The three chord blues progression can be either major or minor. They are mostly 12 bars long before they return to a new verse.
This progression has been around since the end of the 18th century.
It still remains pretty much the same except for chord embellishment and substitution.
Jazz?Blues styles really change a lot of the chords so you wouldn’t recognize it as a standard Blues progression.
It still follows the basic rules of the I, IV and V changes in major and minor progressions.
This progression is used for many rock songs too, just played a little different.
When I use Roman Numerals the Upper case are for major chords like I, IV and V and lower case are for minor chords like i, iv, and v.
You will see me reference these chords like this all through the site.
This is the basic progression there are also many variations but this is the basic skeleton.
Basic Three Chord Blues progression Layout
Four measures of the I or i chord followed by
Two measures of the IV or iv chord followed by
Two measures of the I or i chord again then followed by
Two measures of the V or v chord then followed by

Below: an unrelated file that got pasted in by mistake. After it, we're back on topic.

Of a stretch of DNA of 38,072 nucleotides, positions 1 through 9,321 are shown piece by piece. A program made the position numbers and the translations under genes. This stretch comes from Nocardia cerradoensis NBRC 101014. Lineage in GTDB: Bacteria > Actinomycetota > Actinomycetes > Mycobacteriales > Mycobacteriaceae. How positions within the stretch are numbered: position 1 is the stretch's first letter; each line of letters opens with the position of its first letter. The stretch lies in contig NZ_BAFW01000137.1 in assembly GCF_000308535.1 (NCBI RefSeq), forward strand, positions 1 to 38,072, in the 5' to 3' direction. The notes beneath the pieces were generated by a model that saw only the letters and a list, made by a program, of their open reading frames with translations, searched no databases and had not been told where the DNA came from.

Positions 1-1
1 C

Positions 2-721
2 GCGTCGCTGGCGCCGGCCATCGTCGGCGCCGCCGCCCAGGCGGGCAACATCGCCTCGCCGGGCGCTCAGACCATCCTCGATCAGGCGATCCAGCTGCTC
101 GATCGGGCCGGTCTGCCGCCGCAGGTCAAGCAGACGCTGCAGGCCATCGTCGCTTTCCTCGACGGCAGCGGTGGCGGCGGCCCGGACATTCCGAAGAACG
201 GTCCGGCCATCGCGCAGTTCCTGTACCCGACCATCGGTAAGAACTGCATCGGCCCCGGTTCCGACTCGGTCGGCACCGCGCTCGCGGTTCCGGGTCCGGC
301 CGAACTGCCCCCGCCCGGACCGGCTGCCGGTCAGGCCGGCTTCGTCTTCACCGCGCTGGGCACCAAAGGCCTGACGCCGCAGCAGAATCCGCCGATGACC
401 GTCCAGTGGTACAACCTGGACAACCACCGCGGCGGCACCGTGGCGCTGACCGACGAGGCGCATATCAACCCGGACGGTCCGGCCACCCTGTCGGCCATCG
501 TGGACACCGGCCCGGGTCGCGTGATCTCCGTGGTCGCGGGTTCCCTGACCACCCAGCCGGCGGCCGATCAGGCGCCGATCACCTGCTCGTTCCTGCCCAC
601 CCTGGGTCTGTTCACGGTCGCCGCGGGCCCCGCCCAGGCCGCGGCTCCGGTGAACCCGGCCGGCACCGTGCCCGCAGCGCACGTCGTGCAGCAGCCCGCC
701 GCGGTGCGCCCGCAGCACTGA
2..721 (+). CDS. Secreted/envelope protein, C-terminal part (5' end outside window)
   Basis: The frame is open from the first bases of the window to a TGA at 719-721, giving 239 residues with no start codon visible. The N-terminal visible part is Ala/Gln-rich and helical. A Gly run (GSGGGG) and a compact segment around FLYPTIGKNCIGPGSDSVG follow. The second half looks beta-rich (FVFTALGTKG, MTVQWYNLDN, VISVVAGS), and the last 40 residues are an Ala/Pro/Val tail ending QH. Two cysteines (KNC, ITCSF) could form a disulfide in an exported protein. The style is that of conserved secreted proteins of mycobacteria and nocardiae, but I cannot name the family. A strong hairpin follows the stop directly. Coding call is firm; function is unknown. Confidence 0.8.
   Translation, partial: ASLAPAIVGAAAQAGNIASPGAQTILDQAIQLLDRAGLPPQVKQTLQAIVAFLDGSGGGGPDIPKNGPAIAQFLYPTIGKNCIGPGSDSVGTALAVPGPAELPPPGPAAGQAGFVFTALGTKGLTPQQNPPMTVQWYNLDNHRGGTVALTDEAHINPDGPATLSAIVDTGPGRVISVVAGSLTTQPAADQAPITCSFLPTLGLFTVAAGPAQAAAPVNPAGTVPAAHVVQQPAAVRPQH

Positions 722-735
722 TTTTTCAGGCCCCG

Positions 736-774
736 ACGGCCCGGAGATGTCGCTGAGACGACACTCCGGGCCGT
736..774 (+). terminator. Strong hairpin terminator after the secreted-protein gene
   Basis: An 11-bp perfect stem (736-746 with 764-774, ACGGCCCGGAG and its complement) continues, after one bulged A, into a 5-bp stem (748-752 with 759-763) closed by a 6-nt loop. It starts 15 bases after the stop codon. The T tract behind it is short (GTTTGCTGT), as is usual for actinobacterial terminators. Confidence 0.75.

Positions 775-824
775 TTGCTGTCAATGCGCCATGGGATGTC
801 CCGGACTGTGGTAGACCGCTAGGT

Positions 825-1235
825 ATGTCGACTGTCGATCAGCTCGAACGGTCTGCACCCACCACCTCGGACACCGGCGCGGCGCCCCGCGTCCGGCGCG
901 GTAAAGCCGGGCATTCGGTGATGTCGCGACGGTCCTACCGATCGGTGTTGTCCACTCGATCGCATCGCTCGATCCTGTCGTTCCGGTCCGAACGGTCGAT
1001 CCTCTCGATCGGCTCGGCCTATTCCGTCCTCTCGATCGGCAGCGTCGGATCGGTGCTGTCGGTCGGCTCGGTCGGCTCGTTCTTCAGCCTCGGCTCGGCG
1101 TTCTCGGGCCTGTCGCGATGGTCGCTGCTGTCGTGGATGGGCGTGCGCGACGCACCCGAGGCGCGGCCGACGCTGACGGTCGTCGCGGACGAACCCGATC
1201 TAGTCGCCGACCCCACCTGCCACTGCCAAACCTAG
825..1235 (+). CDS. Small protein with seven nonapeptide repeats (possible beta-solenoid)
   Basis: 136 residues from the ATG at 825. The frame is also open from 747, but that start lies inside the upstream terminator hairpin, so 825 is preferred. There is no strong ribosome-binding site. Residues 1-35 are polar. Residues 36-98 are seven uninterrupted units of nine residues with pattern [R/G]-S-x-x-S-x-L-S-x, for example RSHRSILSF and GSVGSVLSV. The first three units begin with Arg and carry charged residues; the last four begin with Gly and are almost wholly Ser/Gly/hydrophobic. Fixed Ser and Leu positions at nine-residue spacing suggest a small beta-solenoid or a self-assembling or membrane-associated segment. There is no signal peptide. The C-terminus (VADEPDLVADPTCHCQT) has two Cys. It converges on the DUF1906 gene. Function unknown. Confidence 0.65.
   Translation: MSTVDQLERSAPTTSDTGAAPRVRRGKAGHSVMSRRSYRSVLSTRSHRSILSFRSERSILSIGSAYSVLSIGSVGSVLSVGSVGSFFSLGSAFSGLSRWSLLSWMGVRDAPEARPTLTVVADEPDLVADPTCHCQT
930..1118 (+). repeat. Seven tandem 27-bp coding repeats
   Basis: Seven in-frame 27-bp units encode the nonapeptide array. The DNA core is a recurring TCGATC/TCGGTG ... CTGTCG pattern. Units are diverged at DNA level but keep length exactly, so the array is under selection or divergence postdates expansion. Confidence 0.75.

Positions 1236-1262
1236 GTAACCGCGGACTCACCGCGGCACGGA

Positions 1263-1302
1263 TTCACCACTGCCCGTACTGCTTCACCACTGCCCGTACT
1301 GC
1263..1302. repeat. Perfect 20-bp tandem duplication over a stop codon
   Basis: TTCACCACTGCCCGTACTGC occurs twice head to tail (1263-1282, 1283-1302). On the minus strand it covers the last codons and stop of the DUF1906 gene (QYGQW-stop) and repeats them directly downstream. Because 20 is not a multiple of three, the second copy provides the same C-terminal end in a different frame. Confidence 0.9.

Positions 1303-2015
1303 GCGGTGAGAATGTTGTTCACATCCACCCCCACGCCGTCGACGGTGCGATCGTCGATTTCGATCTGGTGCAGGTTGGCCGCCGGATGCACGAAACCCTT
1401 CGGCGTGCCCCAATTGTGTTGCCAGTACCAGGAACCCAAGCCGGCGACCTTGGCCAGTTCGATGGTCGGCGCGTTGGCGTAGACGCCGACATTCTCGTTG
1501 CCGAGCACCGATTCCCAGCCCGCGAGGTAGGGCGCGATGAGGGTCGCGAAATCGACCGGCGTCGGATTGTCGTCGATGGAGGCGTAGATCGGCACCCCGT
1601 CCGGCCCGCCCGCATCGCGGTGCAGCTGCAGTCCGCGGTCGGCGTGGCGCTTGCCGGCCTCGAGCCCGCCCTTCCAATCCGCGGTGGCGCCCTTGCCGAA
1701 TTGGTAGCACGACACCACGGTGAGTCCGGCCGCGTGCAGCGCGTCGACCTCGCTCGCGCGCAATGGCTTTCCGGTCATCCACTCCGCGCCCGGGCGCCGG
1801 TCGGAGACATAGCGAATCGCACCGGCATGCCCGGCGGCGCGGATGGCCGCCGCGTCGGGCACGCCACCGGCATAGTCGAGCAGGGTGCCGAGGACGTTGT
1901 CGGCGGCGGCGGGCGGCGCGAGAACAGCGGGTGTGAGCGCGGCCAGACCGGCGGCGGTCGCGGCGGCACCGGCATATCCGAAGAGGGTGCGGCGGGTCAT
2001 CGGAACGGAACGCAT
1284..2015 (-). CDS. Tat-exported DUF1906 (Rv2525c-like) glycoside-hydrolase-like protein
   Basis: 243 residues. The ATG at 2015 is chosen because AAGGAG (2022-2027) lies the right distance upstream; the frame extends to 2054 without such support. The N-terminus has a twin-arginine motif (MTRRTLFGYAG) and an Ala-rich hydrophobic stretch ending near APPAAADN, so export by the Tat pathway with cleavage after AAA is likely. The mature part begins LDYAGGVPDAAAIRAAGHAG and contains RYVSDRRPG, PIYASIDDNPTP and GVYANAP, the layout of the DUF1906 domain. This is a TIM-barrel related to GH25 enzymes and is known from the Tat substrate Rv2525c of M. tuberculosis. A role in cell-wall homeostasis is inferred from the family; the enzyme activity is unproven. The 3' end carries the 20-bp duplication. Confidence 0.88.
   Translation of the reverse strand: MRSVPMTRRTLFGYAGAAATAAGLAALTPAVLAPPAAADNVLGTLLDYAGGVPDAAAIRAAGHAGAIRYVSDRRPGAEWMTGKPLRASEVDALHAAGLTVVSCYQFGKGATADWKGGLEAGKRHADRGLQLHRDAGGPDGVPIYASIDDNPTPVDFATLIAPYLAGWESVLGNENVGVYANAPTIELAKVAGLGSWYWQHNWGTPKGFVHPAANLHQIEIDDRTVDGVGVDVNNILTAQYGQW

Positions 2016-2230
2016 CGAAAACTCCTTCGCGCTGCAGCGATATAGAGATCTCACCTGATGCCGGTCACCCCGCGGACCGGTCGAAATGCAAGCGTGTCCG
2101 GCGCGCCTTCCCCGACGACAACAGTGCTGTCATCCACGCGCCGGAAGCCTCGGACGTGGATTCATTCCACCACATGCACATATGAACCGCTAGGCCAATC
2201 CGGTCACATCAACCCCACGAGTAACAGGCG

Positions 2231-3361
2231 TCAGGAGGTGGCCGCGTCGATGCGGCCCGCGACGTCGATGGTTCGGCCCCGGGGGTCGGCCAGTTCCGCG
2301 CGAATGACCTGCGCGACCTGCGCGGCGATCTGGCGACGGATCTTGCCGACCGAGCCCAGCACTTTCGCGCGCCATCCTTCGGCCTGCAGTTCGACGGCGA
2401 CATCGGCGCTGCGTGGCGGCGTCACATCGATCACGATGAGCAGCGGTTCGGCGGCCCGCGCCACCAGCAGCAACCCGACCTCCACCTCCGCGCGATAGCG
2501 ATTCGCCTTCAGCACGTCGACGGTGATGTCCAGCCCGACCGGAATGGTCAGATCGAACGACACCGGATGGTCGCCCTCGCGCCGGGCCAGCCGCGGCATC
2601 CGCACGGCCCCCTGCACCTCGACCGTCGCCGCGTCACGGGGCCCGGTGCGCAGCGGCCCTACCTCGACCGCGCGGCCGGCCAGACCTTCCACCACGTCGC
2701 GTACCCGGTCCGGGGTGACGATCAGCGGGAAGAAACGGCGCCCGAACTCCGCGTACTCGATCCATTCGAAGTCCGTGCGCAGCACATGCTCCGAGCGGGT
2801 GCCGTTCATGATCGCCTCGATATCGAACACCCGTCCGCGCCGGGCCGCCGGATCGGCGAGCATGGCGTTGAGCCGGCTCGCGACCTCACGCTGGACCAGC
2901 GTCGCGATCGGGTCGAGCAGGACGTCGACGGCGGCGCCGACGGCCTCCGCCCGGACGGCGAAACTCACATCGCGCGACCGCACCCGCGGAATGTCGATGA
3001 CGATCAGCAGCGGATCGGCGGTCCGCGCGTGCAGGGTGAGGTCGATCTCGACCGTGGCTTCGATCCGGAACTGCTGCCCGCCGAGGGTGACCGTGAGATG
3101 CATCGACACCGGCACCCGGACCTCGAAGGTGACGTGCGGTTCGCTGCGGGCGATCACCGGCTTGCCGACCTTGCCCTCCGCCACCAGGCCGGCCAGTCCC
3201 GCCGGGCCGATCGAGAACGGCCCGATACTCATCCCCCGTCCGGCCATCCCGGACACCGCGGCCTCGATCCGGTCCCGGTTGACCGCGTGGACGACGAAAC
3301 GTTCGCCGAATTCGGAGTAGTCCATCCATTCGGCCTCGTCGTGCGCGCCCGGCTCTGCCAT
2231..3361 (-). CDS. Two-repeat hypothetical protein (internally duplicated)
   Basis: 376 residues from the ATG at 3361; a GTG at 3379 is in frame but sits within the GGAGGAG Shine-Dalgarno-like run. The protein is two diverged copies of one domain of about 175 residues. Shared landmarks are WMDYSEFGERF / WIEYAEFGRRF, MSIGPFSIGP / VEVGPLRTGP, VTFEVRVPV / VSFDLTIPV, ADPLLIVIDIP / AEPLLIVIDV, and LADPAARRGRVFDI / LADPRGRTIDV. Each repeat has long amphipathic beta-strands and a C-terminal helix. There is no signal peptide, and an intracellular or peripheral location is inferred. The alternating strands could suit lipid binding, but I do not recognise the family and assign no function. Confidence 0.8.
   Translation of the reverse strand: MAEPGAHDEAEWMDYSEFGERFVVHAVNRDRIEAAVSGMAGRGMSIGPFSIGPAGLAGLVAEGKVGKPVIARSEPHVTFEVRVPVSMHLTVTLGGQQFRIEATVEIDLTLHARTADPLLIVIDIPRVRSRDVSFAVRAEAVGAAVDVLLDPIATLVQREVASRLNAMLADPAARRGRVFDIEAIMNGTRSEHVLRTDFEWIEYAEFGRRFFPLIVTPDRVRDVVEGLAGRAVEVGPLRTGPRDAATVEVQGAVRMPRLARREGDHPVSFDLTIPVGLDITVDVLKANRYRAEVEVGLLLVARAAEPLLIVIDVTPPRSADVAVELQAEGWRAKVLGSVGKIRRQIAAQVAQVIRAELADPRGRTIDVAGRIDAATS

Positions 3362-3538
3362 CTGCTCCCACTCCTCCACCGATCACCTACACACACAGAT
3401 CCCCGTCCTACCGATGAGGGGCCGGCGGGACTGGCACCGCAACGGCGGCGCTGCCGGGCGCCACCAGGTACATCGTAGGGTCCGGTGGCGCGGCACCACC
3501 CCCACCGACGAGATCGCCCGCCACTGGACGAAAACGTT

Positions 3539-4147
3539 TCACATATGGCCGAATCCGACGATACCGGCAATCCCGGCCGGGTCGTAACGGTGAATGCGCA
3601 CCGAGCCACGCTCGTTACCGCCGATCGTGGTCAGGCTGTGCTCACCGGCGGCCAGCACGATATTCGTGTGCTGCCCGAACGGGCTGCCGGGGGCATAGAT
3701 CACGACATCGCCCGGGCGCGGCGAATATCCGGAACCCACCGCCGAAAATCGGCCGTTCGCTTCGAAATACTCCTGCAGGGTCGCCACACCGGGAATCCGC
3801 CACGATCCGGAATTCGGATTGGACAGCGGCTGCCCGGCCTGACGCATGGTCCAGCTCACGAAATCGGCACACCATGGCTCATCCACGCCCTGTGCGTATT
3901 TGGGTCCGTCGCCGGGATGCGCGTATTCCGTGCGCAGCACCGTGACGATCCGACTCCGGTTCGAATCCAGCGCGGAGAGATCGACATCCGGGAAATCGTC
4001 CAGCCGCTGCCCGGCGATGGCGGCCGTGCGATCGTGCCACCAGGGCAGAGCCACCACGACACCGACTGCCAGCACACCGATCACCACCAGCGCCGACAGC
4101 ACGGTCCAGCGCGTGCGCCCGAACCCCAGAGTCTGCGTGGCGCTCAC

Two measures of the I or i chord then start over.
IV or iv
IV or iv
I or i
I or i
Major and Minor Blues Progressions
The major blues progressions are made from the 3 major chords I, IV and V of the major scale.
The minor blues can come from the Natural minor scale which is the major scale starting on the 6th note. In which case the chords would be i, ii, and v. The minor chords are actually the vi, ii and iii of the major scale.
This is a variation of the above basic skeleton using a IV(major) chord in the 10th measure
Major Scale Chord Numbering
Major Progression Major Progression
Lets make a major progression in G using Dominant 7th chords.
Here are some chord diagrams
This is a variation of the above skeleton using a iv(minor) chord in the 10th measure
This is very basic dominant chord blues progression
Three Chord Minor Progression
Here are the chord diagrams for this progression
I hope you found this page useful.